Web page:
A currency exchange rate represents the rate used by a country to follow its monetary policy. A country’s exchange rate is determined in the foreign exchange marketplace where currency is continually traded. The type of exchange regime followed must be determined by considering the following facts.
1. The Country’s Stage of Economic Development
The type of exchange rate used depends upon a country’s stage of progress economically. For example, a free-floating type of rate of exchange increases volatility, which can hurt developing nations. Most developing economies have their money tied up in other country’s currencies, rather than their local currency. If the local currency depreciates, a bank or business in a developing country will find it challenging to settle any current obligations.
2. The Balance of Trade
When flexible exchange rates are used, it serves to balance the trade in a country, as well as the payments received. If a floating exchange rate is used and a trade deficit occurs, a demand in foreign currency will develop. This increases the price of foreign currencies when compared to the local currency. In turn, foreign products become less attractive in the local marketplace, thereby reducing deficit. If you use a fixed rate of exchange, this type of instantaneous rebalancing does not happen.
3. The Exchange Rate Models Available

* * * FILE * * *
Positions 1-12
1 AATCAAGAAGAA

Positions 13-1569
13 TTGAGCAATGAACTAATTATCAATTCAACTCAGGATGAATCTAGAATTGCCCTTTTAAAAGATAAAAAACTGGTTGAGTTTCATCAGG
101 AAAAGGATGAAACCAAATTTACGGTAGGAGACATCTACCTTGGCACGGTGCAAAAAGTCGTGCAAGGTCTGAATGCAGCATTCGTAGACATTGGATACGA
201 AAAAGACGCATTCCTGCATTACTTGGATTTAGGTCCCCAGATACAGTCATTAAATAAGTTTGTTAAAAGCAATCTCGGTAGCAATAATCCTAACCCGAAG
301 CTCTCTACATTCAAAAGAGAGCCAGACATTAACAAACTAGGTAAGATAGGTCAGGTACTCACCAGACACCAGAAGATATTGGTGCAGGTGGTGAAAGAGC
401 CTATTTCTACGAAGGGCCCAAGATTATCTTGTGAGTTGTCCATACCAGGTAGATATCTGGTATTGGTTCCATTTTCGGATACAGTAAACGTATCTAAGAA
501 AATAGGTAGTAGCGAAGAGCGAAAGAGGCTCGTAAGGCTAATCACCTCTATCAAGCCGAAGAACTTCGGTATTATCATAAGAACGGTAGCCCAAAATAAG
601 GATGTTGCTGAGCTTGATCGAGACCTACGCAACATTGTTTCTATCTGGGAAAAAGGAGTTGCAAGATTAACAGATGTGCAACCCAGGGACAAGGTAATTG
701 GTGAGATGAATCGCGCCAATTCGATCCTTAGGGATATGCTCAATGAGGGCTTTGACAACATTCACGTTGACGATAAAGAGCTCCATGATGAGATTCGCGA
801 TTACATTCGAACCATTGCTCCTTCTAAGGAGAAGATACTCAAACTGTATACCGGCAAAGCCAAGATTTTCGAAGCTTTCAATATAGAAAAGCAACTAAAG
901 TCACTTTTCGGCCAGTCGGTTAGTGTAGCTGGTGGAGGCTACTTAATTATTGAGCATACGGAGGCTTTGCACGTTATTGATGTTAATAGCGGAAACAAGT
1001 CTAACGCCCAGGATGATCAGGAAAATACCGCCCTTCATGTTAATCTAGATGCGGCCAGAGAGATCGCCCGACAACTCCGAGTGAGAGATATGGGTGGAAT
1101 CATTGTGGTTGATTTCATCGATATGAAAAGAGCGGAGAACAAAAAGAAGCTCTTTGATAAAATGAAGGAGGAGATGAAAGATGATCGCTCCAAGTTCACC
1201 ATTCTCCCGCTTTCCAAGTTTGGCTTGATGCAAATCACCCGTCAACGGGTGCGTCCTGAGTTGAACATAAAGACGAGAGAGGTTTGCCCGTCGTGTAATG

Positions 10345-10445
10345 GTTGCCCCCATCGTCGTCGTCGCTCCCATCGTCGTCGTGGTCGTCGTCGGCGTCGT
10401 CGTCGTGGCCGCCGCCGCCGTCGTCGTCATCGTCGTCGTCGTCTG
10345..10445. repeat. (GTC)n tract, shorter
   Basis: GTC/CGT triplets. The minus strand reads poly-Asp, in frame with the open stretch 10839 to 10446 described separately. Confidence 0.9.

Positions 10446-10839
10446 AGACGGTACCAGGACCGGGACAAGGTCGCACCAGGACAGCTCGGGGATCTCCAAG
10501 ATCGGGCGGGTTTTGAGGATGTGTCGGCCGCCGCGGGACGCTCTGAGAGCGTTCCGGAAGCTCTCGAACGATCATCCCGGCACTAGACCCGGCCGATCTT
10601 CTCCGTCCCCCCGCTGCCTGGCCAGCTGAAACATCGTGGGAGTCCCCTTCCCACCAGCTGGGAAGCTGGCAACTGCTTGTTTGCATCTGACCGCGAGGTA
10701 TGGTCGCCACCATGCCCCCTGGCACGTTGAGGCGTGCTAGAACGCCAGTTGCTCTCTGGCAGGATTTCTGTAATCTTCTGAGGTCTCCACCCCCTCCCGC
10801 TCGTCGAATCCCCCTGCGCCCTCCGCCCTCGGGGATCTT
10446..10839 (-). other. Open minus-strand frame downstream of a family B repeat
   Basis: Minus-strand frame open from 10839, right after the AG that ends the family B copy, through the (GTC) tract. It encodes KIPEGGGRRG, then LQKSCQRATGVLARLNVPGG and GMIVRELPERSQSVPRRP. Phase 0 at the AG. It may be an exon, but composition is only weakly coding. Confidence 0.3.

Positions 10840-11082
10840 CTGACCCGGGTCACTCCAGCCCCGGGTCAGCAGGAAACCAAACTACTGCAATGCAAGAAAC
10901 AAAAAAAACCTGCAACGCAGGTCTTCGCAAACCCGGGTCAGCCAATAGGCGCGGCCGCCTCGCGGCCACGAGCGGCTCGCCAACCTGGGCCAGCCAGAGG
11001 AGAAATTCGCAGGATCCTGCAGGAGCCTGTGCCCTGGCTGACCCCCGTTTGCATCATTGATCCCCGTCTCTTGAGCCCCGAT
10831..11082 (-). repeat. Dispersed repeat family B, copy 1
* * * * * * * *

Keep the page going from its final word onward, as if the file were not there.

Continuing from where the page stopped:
Three main types of currency exchange rate models are used for exchanging currency. These models or regimes include a floating exchange rate, a fixed exchange rate, or a pegged float exchange rate. The floating system permits the value of currencies to fluctuate, due to market influences.
On the other hand, a fixed exchange rate represents a system where a currency’s value is tied to the worth of another single currency or to another value measure, such as gold. Pegged float exchange rates represent a system that fixes a rate around a specific value, but permits fluctuations, typically with certain values, to happen.
It is important for countries to differentiate amongst the common exchange rate systems to learn the takeaways and drawbacks for their economy.
4. How the Central Bank Influences the Rates
In some instances, managed float regimes are used to convert currencies. These models of exchange permit fluctuations of exchange rates, but with the influence of a central bank or banks. This influence is supported by the purchase and sales of currencies.
Otherwise called dirty floats, managed float regimes represent rates that fluctuate on a daily basis. Naturally, all currencies are managed, as governments or central banks work toward influencing the worth of currencies. However, when it comes to specific intervention of the government or bank it usually refers to a managed float.
5. The Fiscal Policy of a Country
Another factor introduced in choosing a rate of exchange is a country’s fiscal policy. For instance, if a country chooses to use a fixed rate of exchange, it adjusts its interest rates and alters certain fiscal policies. However, another rate of exchange may be better, as an entity cannot use this type of exchange if it wants to address economic conditions, such as price level, business cycle recessions, or employment.